Singapore

 

 

Singapore was sighted on the morning of the 13th of January, 1942 (an unlucky 13th for us all). As we approached the Island, we could hear the Air Raid sirens being sounded, that wailing sound we had come to know so well in Britain. I heard an officer say, "now we're in for it". Twenty-seven planes could be seen approaching from the north and ack-ack puffs appearing all around them. Just then it began to rain. It came down in torrents. I had never seen tropical showers, and this shower was a real snorter. In a few minutes vision was reduced to a few yards, but the rain was our savior since the Japs couldn't see us, so we sailed safely into the dock.

 

 

Singapore seemed to be a hive of activity. Everyone hurried about full of importance, and all were draped in some kind of uniform. Had I met a Jap I'm sure I would not have known him as a Jap. While in Singapore City after an air raid I noticed that the native quarter had been bombed badly and gangs were out clearing up the debris and bodies. Lorries were being loaded with bodies of men, women and children. They were being picked up by the shoulders and feet and flung into the lorries where they flopped like animal carcasses, some with heads missing. Most were like lumps of bloody mangled flesh and bone. It was a dreadful sight and it made me feel quite sick. I thought to myself, "What if I, a Medical Orderly, get men smashed like this to attend to?"  I offered a silent prayer that such wouldn't be the case, and if it was, for me to have the guts to deal with it.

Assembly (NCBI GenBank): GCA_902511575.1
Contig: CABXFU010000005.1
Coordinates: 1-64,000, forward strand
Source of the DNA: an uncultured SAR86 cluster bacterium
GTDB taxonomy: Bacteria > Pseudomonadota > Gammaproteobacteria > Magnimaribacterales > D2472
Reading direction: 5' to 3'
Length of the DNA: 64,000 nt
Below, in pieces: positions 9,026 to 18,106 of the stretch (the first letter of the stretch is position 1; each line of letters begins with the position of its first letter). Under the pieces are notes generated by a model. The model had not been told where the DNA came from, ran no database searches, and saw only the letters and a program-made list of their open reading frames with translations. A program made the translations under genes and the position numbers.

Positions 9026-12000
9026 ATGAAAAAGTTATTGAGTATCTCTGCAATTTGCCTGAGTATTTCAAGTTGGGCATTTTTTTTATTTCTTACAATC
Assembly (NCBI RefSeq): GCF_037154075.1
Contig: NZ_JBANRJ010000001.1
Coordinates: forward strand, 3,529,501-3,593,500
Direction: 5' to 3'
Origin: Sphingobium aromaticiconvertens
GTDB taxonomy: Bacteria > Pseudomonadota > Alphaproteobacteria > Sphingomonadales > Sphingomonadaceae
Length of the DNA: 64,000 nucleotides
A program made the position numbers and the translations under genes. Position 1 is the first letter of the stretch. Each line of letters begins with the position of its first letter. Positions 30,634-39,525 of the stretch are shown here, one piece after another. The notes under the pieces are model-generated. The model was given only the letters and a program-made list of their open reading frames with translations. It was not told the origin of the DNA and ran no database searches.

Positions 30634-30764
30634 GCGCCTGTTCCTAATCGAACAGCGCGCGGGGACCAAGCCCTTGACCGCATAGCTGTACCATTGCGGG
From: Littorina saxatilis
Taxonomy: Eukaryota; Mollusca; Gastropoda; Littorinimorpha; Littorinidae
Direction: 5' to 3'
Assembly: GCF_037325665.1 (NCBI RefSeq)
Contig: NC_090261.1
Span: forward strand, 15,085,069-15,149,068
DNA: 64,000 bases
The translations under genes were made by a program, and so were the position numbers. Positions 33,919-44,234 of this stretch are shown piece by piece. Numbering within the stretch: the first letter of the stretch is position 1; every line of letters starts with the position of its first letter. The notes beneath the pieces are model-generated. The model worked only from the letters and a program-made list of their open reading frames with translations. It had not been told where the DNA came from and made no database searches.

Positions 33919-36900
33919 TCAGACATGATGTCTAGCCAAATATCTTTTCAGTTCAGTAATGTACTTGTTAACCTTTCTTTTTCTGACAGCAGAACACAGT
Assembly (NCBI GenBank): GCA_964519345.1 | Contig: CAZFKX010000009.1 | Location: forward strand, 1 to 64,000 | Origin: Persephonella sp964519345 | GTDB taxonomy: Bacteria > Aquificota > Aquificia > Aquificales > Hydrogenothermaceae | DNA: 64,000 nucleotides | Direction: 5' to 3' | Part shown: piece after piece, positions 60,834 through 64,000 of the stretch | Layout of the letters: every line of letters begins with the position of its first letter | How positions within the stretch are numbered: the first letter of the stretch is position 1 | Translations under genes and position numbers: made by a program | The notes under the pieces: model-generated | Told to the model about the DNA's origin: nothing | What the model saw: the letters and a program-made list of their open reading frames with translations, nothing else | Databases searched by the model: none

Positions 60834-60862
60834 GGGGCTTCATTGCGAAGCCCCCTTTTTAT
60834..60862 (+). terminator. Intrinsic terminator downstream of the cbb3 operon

My company was quite comfortably installed in Tanglin Barracks and I considered that I was having a reasonably good time despite the fact that the Japanese were only a few hundred miles away and advancing on Singapore very rapidly. Our chief worry at this time was the air raids, and at night a real dread of anything that crawled. I had been told that there were plenty of scorpions, tarantulas, centipedes and snakes. At the thought of these, a chill ran up and down my spine.  Every night before retiring I folded my clothes carefully and put them under my bedding, the bedding first being well shaken, then my boots would be wrapped in paper and tucked under the bottom of my mattress. Then I would get into bed and tuck my mosquito net well under the mattress. I was taking no chances. During the night I would be hot and sweat profusely, but the warning buzz of the mossi and the dread of crawlers and creepers kept me rolling and turning under my net. It was the same with the other men. All night long they could be heard rolling and turning in their creaking wooden beds. Occasionally a snore would break the monotony and a curse from one or the other.  We called it "Midnight Melody".

 

 
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